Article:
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1 in every 5 ICOs is phony, WSJ study finds

The team sections of many of these ICOs feature stock photos

fake ICOs

You might read about fraudulent initial coin offerings (ICOs) once in a while but turns out the number runs deeper than what usually gets reported.

After researching a total of 1,450 ICOs, The Wall Street Journal (WSJ) found that more than one-fifth of them show signs of being a scam. For the record, this means there are at least 271 cryptocurrency startups that are likely fraudulent.

The study indicates that at least 124 ICOs faked or concealed team members, 111 had plagiarized white papers, 48 lacked a functioning website, and 25 guaranteed definite return on investment (something SEC explicitly forbids).

As per WSJ, while many of these ICOs have shut down, some continue to raise money from unsuspecting investors.

The findings further suggest sketchy cryptocurrency startups have managed to collect more than $1 billion in funds from investors – with loss claims for $273 million already been filed through lawsuits and regulatory actions.

The study found that many ICO team pages featured pictures from stock photos. The most striking example is perhaps Premium Trade, whose five-member executive team purportedly appeared on 500 other unrelated websites, according to a Google reverse image search performed by WSJ.

There have been numerous reports of blatant cases of fraud in the blockchain space, but this is the first time someone has quantified the total amount of such suspicious activity.

Miroskii, a shifty cryptocurrency startup, claimed to  have raised close to a million dollars — in spite of featuring Ryan Gosling as their lead graphic designer.

It is not just Miroskii though. The list of ICOs that have pulled exit scams is much longer: Confido, BitConnect, Prodeum, LoopX have all disappeared with their investors’ money. Electrum Pro, an imposter of Bitcoin wallet service Electrum, also pulled an exit scam recently.

The number of rising cryptocurrency scams — in spite of its repeated warnings and even regulatory actions — even forced the US Securities Exchange Commission (SEC) to take a creative route in its efforts to educate investors. The regulatory body created a fake ICO with all the nitty gritties typical of a scam ICO.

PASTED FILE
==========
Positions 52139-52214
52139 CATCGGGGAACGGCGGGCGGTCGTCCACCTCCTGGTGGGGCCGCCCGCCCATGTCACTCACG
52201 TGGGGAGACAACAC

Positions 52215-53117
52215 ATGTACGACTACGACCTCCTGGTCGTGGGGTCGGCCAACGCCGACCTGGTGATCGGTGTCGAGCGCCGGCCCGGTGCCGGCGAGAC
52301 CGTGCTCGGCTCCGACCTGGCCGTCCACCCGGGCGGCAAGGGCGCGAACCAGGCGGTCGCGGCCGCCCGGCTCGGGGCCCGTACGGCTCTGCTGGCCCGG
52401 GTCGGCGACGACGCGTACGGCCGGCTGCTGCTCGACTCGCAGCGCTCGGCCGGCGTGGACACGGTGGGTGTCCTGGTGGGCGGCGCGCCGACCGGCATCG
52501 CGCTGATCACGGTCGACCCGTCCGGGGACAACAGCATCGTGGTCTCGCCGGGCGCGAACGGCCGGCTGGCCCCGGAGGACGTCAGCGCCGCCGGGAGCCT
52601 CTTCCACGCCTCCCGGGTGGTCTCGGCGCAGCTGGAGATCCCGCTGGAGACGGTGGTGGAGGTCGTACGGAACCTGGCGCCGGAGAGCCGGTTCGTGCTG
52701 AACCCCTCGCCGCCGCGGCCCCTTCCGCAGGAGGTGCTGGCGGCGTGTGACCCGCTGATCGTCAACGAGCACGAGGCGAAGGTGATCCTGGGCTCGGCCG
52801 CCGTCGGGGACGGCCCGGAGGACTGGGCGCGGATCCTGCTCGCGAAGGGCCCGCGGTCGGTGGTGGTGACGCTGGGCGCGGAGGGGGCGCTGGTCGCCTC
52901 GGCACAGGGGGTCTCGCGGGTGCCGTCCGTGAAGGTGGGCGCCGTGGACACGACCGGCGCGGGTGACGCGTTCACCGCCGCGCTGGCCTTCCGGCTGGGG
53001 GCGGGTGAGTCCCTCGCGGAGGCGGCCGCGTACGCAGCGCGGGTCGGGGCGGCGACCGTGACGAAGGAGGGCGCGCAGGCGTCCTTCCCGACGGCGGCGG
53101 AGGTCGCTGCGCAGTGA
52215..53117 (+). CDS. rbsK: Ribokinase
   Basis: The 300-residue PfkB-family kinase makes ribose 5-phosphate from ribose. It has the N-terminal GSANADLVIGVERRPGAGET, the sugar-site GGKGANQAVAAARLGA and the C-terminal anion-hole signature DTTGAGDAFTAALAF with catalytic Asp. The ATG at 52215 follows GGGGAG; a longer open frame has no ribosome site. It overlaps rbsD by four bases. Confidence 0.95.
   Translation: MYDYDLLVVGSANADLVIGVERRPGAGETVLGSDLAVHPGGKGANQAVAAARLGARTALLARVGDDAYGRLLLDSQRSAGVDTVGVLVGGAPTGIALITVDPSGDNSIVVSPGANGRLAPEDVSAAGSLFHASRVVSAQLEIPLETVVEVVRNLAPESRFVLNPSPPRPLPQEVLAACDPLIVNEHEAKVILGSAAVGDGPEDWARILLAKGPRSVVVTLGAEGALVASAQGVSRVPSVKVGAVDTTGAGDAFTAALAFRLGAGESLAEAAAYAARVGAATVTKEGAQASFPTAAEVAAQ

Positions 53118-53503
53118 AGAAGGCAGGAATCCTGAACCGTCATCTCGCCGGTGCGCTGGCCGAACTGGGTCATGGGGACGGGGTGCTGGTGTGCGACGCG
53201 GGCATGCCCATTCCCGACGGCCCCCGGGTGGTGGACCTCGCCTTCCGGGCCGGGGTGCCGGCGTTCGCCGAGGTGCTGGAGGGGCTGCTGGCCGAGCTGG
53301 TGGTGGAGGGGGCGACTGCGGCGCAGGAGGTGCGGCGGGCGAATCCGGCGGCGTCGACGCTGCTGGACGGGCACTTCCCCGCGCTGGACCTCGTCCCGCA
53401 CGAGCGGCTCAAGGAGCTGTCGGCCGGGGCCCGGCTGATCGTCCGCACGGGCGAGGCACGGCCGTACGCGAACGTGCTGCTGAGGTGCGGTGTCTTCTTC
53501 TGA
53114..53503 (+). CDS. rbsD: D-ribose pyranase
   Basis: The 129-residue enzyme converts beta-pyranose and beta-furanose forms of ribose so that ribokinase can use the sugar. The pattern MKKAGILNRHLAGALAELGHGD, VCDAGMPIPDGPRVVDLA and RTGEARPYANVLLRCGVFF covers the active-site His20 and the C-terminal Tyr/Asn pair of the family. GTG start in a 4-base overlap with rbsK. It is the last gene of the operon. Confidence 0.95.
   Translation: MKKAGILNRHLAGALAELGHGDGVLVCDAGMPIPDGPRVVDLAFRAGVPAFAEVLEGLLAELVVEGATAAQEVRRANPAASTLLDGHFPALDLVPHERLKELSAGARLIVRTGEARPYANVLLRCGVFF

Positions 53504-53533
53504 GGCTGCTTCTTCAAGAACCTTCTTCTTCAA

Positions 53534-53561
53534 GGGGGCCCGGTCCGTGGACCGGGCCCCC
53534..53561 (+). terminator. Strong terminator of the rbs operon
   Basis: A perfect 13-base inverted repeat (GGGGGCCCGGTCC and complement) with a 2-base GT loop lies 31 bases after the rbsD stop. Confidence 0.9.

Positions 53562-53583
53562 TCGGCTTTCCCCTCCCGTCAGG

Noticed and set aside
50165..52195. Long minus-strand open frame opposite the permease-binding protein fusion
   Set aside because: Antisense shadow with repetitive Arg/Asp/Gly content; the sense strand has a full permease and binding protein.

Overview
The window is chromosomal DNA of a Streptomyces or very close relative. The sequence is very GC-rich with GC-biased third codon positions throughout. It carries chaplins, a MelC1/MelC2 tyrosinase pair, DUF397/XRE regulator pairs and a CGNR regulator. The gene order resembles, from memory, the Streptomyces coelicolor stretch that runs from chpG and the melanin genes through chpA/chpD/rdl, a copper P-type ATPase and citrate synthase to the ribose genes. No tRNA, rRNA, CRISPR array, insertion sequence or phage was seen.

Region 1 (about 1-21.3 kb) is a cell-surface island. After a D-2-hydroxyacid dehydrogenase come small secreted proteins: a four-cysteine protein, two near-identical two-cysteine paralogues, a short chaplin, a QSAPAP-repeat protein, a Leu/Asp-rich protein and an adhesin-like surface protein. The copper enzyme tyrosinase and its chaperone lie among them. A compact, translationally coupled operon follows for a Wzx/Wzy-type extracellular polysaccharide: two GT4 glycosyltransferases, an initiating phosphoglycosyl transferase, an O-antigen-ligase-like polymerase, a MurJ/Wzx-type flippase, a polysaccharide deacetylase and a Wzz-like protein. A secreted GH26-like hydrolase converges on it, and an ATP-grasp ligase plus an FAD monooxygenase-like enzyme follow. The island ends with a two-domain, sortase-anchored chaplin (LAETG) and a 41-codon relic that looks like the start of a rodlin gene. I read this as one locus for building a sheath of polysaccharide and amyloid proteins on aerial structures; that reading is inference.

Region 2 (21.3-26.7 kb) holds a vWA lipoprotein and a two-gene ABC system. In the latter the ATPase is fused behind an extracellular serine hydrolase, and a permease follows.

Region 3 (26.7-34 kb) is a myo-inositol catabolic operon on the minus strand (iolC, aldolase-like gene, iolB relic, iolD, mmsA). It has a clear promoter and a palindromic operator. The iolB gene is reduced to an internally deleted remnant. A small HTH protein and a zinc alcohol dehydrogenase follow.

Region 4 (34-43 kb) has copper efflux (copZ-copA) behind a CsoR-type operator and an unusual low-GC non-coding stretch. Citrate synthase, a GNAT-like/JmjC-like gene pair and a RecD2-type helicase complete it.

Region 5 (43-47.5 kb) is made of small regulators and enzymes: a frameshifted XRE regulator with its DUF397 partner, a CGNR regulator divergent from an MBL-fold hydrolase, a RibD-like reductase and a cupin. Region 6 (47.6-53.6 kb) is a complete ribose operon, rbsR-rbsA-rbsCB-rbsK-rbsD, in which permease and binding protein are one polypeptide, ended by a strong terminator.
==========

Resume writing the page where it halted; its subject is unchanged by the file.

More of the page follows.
Julian Zawistowski, the CEO of Golem Project — which raised money through an ICO itself — also expressed concerns over the way ICOs have evolved and are being executed.

The worry is not just limited to ICOs either, the entire cryptocurrency space is filled with malicious actors. There have been reports of multiple phishing attempts on Twitter and Google Play Store. Scammers even made a DNS attack on MyEtherWallet to empty out unsuspecting users’ wallets.

Thankfully, there are some measures you can take to avoid pledging your money to shady projects.

For one, you should double-check all claims made by the company before trusting the marketing content blindly. It also helps to run extensive background checks on their team members to make sure their credentials are indeed legitimate.

It is also always a good idea to read the white paper, and see if it defines a clear product idea, including the technical details (remember to check for plagiarism).

And if you spot any overtly bullish claims like “registration with the SEC,” lavish “celebrity endorsements,” “guaranteed high returns,” or “a billion dollar solution” – you should avoid such investment “opportunities” like the plague.

Published May 18, 2018 — 10:29 UTC

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